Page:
The chart below gives you a summary of what the Quirin speed points mean at a flash. Item Explanation 8-Qpts Always makes the lead 7-Qpts Usually makes the lead 6-Qpts Frequently on or close to the lead early 5-Qpts Often close up. 4-Qpts Sometimes close to the early leaders 3-Qpts Infrequently up close 2-Qpts Rarely runs toward the lead 1-Qpts Very Rarely or Never runs to the front. I can’t remind you enough, do not use the speed points as an estimate of running style. It is very possible that pace stalkers (“P” running style) will have just 1 or 2 speed-points. These horses may be sitting a few lengths behind the early lead in every start, but the low Quirin point value has no relationship to their ability to affect the outcome of the race. The speed point number only estimates the probability that the horse will be close up to the lead. Do not assume a low speed point rating indicates the horse will be at the back of the pack down the backstretch in today’s race. Check all early speed indicators before making that judgment. Lightly raced horses are especially prone to change their tactics while developing – be cautious when reviewing point numbers for races involving 2yr and early season 3yr olds.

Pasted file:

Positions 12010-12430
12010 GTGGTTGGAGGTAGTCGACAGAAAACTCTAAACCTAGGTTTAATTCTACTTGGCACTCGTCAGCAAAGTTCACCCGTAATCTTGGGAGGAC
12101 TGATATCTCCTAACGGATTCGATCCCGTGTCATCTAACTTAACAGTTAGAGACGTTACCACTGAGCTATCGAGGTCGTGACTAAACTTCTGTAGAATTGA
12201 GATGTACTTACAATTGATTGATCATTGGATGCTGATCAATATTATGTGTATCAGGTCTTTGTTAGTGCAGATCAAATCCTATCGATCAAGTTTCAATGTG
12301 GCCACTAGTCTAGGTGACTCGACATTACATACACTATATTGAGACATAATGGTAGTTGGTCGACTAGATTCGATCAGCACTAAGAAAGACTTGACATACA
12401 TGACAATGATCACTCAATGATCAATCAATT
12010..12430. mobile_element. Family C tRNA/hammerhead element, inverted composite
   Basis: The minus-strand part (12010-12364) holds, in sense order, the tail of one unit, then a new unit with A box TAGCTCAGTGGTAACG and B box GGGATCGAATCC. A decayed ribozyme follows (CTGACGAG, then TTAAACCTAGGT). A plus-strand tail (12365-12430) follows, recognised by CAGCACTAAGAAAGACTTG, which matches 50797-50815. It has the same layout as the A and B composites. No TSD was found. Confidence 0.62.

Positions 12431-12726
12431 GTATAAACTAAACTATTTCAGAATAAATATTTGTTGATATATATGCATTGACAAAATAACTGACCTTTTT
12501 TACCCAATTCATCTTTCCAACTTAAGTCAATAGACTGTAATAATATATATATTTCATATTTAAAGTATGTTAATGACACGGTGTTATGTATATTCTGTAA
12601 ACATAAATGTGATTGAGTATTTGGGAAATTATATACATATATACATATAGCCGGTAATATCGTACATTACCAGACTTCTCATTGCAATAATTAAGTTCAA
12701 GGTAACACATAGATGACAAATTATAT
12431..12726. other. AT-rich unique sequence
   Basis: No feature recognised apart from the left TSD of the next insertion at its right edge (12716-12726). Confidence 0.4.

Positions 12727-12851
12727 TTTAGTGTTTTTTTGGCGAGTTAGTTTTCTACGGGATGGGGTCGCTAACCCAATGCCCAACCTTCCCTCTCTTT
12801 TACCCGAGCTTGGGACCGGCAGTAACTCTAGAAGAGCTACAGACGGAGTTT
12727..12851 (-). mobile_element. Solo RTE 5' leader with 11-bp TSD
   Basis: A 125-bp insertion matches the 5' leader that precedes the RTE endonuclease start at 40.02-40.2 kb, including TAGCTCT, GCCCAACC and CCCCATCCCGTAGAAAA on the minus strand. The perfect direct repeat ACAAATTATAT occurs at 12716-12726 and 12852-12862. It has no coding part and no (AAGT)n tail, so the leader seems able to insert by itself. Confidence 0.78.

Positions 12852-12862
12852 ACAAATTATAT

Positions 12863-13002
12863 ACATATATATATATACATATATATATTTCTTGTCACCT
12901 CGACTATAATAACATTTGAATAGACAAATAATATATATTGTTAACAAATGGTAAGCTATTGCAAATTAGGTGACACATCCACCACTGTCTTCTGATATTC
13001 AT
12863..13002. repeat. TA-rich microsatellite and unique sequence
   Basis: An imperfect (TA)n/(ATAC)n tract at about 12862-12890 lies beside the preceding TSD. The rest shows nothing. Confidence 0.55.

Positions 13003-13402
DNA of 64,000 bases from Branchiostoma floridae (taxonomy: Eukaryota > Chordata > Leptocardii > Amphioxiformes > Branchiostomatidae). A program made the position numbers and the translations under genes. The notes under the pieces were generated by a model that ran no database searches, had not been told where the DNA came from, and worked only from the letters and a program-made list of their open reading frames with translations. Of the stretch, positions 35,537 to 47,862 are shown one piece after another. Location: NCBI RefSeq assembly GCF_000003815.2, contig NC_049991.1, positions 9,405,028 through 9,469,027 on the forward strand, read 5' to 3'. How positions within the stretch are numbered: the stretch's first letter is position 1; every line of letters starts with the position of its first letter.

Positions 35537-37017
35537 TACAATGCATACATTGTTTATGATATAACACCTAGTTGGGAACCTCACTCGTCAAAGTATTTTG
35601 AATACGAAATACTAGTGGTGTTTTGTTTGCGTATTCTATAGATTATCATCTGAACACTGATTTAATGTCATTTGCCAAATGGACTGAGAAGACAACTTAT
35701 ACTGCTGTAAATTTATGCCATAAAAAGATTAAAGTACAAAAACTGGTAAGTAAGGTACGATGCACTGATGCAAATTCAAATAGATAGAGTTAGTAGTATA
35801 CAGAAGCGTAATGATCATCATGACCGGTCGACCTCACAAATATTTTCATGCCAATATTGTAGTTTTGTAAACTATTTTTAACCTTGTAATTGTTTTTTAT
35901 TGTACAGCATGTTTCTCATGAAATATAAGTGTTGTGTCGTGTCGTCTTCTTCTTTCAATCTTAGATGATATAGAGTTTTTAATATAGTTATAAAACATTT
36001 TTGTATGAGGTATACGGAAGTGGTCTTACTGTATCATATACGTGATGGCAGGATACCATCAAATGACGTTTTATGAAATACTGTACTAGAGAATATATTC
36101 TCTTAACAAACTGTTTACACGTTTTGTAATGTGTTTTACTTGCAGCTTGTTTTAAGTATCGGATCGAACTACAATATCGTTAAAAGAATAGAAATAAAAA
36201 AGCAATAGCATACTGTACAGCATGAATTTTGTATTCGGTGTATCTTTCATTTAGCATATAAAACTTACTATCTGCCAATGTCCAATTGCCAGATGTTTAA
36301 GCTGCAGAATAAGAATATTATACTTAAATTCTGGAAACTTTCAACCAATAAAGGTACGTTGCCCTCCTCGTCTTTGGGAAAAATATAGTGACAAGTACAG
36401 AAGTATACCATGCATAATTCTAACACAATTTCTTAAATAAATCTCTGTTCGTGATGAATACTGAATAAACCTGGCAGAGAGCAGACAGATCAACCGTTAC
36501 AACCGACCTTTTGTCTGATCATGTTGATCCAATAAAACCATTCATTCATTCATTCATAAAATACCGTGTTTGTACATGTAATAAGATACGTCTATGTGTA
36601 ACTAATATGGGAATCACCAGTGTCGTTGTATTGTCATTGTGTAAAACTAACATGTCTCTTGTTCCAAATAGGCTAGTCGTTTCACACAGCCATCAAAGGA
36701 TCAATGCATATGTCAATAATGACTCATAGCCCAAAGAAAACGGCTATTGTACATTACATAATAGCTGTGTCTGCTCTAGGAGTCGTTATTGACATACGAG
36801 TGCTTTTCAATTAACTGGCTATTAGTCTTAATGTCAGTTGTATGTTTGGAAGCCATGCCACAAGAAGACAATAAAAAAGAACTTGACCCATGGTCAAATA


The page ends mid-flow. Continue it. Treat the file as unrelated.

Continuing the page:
7 100.3 49. .5 16.83 0. Quirin Speed Point Performance Tests Qpts = number of Quirin speed points Horse% = percentage of all entrants with that number of points (population survey) Rwin% = percentage of all race winners with that speed-point total I.42 1.6 10.0 9.4 27.4 16.38 1. As a single handicapping factor they are not particularly useful.6 41.89 0. Qpt=1 could be part of an elimination method. The “8” point group is always the most interesting to study.2 100.70 ROI 0.7 HTR Monthly Report April 2001 Advanced Handicapping Quirin Speed Points – The Facts and Figures Now we’ll look at some interesting statistics. 1.3 8. As a singular handicapping factor.14 0.0 35.83 0.5 18.0 I.7 66.87 0.3 Comments The Quirin speed points are a very reliable method of determining the likely early speed in a given sprint race. The “1” point runners are very unproductive in sprints and since they are the largest category of horses. dirt-routes. Maiden races were not included in the test samples below.000 horses.0 14. entered in races during the last 365 days. The charts below detail the demographics of the speed points as well as the effectiveness of the rating in predicting early speed. and it is obvious from the ROI that these horses are terribly over-bet by the public.78 0.22 1.6 8. More than 240.5 14.V. and turf-route for the three tests.2 10.2 19. Quirin speed points are not especially profitable. Dirt Sprints (no wet tracks or maidens tested) Qpts 8 7 6 5 4 3 2 1 Horse% 3.2 28.91 0.86 0.1 10.85 0. I have separated dirt-sprints.0 Rwin% 4.2 12.3 14. My database tilts toward major track races about 2 to 1.2 82. = Impact Value ROI = Return on Investment (per $1) Early% = percentage of time a horse with this speed point total is 1-2-3 at the first call. were tested for the data this month.V.14 1. Removing the maidens avoids problems with estimating the speed points on lightly raced horses.63 Early% 91.73 0. but the figures for win% and ROI appear below also.